Your scenario is begging several key questions. The first question I have is why you have hypogonadism. Based on your testosterone level and your report of low libido I don't question that you have it, but you need to determine why. For example it is possible that you have Klinefelter's syndrome (a genetic problem), or you have been exposed to a toxic chemical or radiation, or have another rare genetic problem. Knowing what exactly you have is important to understand the issues you will face going forward. The best long term approach to testosterone replacement is a testosterone patch. This is something you can get once you determine what your needed dose is. There is an extremely wide range of testosterone levels that are considered normal. Thus, we don't use your level to determine where you should be. Instead we follow your symptoms. If you still have no libido, then likely you need more testosterone, despite eating well and taking vitamins. Once that level has been found, then you can proceed to more long term replacement. Your situation sounds challenging and thus, I think you would be best served by seeing a specialist first. The best type of physician for you to see about this issue is an endocrinologist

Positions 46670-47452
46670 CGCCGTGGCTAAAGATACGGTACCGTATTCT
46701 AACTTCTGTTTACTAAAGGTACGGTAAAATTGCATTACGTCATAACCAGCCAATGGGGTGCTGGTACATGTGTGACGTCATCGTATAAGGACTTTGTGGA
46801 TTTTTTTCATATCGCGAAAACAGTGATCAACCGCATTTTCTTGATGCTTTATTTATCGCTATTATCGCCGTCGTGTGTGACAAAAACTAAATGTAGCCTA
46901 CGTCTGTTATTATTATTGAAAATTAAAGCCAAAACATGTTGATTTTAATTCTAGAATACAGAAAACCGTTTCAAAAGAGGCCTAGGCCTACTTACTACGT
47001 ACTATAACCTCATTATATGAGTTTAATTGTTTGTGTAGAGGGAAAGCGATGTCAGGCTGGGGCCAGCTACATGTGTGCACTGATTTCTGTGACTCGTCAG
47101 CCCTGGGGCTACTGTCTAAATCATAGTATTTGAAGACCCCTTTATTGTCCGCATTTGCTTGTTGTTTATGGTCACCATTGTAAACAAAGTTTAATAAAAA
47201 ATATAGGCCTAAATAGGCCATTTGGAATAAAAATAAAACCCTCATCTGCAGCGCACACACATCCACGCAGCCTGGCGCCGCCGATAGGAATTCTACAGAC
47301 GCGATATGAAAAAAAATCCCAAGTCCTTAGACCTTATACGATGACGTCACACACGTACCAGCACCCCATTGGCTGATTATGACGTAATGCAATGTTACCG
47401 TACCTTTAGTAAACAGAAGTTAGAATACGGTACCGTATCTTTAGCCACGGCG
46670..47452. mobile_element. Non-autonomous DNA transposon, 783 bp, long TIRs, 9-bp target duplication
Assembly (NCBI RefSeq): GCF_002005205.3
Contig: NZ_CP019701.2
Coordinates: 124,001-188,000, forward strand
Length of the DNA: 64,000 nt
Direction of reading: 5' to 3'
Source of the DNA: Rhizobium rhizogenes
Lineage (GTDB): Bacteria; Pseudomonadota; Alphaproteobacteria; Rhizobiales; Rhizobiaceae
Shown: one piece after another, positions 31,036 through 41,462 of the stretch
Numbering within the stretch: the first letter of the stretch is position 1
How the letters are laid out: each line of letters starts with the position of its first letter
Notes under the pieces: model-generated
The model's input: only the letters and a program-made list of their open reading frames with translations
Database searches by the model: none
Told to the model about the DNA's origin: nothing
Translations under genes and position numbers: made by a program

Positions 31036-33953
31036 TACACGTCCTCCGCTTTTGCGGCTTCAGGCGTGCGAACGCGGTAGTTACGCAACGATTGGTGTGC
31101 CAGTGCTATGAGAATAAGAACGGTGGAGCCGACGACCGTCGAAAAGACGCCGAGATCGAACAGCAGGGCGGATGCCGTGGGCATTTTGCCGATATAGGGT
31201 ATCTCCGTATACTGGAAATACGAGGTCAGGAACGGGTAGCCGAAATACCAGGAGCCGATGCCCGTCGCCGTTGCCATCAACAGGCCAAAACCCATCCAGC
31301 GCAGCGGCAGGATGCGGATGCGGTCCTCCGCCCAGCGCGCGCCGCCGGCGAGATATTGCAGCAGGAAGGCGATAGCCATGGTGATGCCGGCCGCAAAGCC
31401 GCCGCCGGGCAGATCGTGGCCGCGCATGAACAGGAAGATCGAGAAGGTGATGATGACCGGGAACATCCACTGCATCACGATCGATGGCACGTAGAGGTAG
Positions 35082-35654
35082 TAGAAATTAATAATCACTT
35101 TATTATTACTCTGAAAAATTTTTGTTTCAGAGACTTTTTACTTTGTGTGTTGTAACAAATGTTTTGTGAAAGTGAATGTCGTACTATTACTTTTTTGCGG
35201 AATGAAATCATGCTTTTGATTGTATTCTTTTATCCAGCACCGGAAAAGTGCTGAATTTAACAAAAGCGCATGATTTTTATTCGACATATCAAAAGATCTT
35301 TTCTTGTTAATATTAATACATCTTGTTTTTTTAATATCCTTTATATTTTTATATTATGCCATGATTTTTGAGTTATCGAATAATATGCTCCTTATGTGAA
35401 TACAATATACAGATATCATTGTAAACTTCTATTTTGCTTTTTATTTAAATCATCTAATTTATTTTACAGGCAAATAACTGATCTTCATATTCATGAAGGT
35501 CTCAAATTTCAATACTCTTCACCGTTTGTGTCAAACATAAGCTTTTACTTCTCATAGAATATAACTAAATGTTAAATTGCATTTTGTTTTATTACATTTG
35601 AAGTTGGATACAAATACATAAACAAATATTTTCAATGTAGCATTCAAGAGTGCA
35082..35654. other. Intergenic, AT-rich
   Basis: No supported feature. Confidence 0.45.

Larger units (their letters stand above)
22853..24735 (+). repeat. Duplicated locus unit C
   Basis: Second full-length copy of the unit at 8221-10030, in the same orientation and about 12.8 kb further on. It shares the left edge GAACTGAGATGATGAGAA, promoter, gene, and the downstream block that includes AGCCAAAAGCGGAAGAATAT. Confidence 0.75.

(if you haven't started already).